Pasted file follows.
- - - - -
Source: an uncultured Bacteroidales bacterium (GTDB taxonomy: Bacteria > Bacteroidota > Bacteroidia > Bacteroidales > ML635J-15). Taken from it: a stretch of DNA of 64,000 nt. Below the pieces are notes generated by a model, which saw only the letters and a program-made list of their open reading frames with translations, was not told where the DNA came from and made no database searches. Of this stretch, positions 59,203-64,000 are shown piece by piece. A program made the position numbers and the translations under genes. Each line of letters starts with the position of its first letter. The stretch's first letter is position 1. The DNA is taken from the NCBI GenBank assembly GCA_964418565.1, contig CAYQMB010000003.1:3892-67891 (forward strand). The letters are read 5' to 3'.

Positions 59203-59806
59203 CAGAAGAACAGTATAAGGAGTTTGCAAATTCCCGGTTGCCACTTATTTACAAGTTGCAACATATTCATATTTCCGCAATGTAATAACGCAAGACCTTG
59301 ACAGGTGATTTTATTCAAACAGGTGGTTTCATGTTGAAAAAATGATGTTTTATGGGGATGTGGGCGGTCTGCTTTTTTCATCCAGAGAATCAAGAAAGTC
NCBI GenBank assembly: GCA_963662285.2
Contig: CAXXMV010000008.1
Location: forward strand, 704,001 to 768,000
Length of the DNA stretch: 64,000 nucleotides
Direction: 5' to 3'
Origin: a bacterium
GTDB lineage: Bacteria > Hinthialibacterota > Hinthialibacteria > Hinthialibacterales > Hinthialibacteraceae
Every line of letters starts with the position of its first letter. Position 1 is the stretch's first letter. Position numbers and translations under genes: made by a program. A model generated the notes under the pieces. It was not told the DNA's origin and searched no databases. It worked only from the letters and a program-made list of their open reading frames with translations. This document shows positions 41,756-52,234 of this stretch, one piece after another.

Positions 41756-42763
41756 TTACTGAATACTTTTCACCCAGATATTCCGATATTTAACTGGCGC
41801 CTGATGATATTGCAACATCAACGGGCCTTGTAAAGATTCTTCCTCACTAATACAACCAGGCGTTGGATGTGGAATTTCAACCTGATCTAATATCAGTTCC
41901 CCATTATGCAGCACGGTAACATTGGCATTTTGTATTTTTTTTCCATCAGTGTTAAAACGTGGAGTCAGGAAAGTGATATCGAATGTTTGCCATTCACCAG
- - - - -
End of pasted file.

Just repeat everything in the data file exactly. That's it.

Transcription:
Source: an uncultured Bacteroidales bacterium (GTDB taxonomy: Bacteria > Bacteroidota > Bacteroidia > Bacteroidales > ML635J-15). Taken from it: a stretch of DNA of 64,000 nt. Below the pieces are notes generated by a model, which saw only the letters and a program-made list of their open reading frames with translations, was not told where the DNA came from and made no database searches. Of this stretch, positions 59,203-64,000 are shown piece by piece. A program made the position numbers and the translations under genes. Each line of letters starts with the position of its first letter. The stretch's first letter is position 1. The DNA is taken from the NCBI GenBank assembly GCA_964418565.1, contig CAYQMB010000003.1:3892-67891 (forward strand). The letters are read 5' to 3'.

Positions 59203-59806
59203 CAGAAGAACAGTATAAGGAGTTTGCAAATTCCCGGTTGCCACTTATTTACAAGTTGCAACATATTCATATTTCCGCAATGTAATAACGCAAGACCTTG
59301 ACAGGTGATTTTATTCAAACAGGTGGTTTCATGTTGAAAAAATGATGTTTTATGGGGATGTGGGCGGTCTGCTTTTTTCATCCAGAGAATCAAGAAAGTC
NCBI GenBank assembly: GCA_963662285.2
Contig: CAXXMV010000008.1
Location: forward strand, 704,001 to 768,000
Length of the DNA stretch: 64,000 nucleotides
Direction: 5' to 3'
Origin: a bacterium
GTDB lineage: Bacteria > Hinthialibacterota > Hinthialibacteria > Hinthialibacterales > Hinthialibacteraceae
Every line of letters starts with the position of its first letter. Position 1 is the stretch's first letter. Position numbers and translations under genes: made by a program. A model generated the notes under the pieces. It was not told the DNA's origin and searched no databases. It worked only from the letters and a program-made list of their open reading frames with translations. This document shows positions 41,756-52,234 of this stretch, one piece after another.

Positions 41756-42763
41756 TTACTGAATACTTTTCACCCAGATATTCCGATATTTAACTGGCGC
41801 CTGATGATATTGCAACATCAACGGGCCTTGTAAAGATTCTTCCTCACTAATACAACCAGGCGTTGGATGTGGAATTTCAACCTGATCTAATATCAGTTCC
41901 CCATTATGCAGCACGGTAACATTGGCATTTTGTATTTTTTTTCCATCAGTGTTAAAACGTGGAGTCAGGAAAGTGATATCGAATGTTTGCCATTCACCAG